Brief Biography of Alexis de Toqueville
Tocqueville was born to a family of Catholic aristocrats that owned an ancient chateau in Normandy, and that included several members who had been sent to the guillotine for their support of the royal family during the French Revolution. He was educated in Metz, France before becoming a lawyer and judge. While working in Versailles, he met a prosecutor named Gustave de Beaumont. During the uncertain last months of the Bourbon Restoration, the two—who would become close friends—decided to propose a journey to the United States in order to study its unique penitentiary system, which many in France hoped to emulate. They travelled to America for a nine-month stay in 1831. While Tocqueville increasingly left the prison project to his friend (though the two would publish their findings about American prisons in 1833), he devoted the next eight years to working on Democracy in America, which would be published in two volumes in 1835 and 1840. In 1841, Tocqueville was elected to the French Chambre des Députés: he served in this capacity until the Revolutions of 1848, after which he left politics for good. Tocqueville published his final work, entitled The Old Regime and the Revolution, in 1856. Three years later, in 1859, he died of tuberculosis.
Historical Context of Democracy in America
While Tocqueville refers to early American history stretching back to the sixteenth century, and especially highlights the establishment of the Puritan Massachusetts Bay Colony in 1630, his work also assumes a general familiarity with the events of the American Revolution against England, of which it had long been a colony. The Revolution officially began in April 1775, with a skirmish in Lexington, Massachusetts—the cause of Paul Revere’s famous Midnight Ride. After thirteen colonial delegations met in Philadelphia in June and July 1776, they (as the new Congress) officially endorsed Thomas Jefferson’s Declaration of Independence, proclaiming the new nation of the United States of America. (Fighting would continue until the British surrendered at Yorktown in 1781). In 1777, though, Congress adopted the first version of a national constitution, called the Articles of Confederation, which gave a great deal of freedom to the states. After—as Tocqueville mentions—such a radical program proved unworkable, a constitutional convention held in Philadelphia in 1787 led to the formation of an entirely new form of federalist government, including the separation of powers that Tocqueville would so admire. Much of the political tumult of the early years of the United States would continue to be characterized by debates between Federalists, who insisted on the need for more centralized power, and Republicans, who preferred greater freedom to be given to the states. Meanwhile, when Tocqueville embarked on his voyage to America in 1831, it was in large part in response to a volatile political situation back home in France. Indeed, the prior 40 years had seen radical changes in his own home country, including the French Revolution, which had (beginning in 1789—not long after the establishment of the American constitution) had overthrown the aristocratic ancien régime. Napoleon Bonaparte was elected and then seized power as an emperor, before 1818 saw the “Restoration” brought the French royal family back into power, and throughout the 1820s the government attempted to systematically reinstate the privileges and restrictions of an earlier time. Tocqueville opposed this attempt to return France to an aristocracy, but he also opposed the violent pro-democratic uprisings that ensued in 1830. The “July Revolution” ended with the crowning of Louis-Philippe, the “bourgeois king”—though Tocqueville looked with suspicion upon this new government as well. Tocqueville, then, saw certain parallels between America and France, in that they had both undergone a democratic revolution at the turn of the 19th century, and both nations were home to many people fighting to extend rights and equal conditions to more people. However, France was in a more obvious state of tumult and political uncertainty than America in the 1830s.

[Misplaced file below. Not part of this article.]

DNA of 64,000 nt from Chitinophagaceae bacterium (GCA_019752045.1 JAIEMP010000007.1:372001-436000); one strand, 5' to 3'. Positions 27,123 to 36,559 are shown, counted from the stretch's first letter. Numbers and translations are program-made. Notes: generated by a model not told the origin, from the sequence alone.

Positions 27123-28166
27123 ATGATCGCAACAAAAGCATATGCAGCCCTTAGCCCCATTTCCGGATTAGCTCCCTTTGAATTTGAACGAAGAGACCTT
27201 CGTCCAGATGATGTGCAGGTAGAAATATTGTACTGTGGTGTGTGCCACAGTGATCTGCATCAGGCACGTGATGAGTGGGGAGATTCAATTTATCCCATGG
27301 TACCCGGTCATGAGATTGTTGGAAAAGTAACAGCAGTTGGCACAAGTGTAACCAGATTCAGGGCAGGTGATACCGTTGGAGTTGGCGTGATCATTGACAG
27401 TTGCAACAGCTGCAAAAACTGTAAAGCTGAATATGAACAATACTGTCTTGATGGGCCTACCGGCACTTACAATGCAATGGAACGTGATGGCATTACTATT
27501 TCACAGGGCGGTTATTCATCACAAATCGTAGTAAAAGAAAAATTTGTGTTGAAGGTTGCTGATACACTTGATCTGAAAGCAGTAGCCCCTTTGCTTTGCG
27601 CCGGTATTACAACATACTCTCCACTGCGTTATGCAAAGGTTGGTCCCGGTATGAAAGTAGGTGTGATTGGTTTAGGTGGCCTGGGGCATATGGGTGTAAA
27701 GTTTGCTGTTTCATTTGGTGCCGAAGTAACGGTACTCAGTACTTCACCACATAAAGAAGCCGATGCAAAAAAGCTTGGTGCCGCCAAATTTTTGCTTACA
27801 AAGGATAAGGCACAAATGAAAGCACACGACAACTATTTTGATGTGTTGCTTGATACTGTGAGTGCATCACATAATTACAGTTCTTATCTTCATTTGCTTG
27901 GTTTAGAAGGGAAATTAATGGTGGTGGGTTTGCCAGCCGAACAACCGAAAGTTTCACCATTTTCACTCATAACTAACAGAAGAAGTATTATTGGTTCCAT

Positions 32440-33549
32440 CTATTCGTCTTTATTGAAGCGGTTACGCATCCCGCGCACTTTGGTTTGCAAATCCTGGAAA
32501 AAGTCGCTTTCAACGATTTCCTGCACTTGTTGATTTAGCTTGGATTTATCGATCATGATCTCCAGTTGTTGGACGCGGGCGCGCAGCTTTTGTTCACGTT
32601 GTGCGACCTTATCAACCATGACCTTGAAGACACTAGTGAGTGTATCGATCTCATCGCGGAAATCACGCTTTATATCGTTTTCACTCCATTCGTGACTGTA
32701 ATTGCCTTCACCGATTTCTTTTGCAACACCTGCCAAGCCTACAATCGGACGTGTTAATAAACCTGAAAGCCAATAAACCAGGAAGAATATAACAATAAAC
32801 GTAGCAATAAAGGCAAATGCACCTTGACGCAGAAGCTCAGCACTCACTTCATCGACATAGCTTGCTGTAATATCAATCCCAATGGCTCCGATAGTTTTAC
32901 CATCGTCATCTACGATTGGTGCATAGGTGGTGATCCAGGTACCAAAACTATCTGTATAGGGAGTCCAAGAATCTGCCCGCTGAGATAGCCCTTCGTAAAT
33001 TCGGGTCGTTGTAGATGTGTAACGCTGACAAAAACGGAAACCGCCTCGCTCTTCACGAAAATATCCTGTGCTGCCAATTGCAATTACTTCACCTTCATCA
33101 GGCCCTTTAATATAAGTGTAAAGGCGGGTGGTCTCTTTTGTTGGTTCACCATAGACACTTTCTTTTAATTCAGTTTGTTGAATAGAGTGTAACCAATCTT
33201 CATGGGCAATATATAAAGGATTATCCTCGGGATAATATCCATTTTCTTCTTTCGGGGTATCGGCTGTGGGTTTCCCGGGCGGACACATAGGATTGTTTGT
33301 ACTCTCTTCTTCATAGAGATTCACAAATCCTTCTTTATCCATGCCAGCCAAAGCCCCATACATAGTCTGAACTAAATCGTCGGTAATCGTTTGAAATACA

Other Books Related to Democracy in America
Tocqueville was influenced and inspired by the Federalist Papers, a collection of articles written by James Madison, Alexander Hamilton, and John Jay in 1787-1788, which dealt with major issues concerning the American constitution and political life in their young country. Their attempts to respond to and help to construct early American politics would prove highly useful to Tocqueville’s own project. In the French context, Tocqueville’s readers would have found his work reminiscent of the Baron de Montesquieu’s 1721 Persian Letters, which described the imaginary travels of two Persian men through France in order to satirize and critique contemporary French society. Though Democracy in America strikes a different tone from Persian Letters, the books share a belief that a foreigner may have a valuable perspective on the strengths, weaknesses, and contradictions of a country and its culture.
Key Facts about Democracy in America
Full Title: Democracy in America
When Written: 1831-1840
Where Written: France
When Published: 1835 (Part I); 1840 (Part II)
Genre: Political writing
Setting: Though writing from his native country of France, Tocqueville’s text primarily draws on his experiences traveling through the United States.
Point of View: The book is a work of political argumentation, but Tocqueville often explicitly invokes a first-person perspective, citing his own personal experiences in America.
Extra Credit for Democracy in America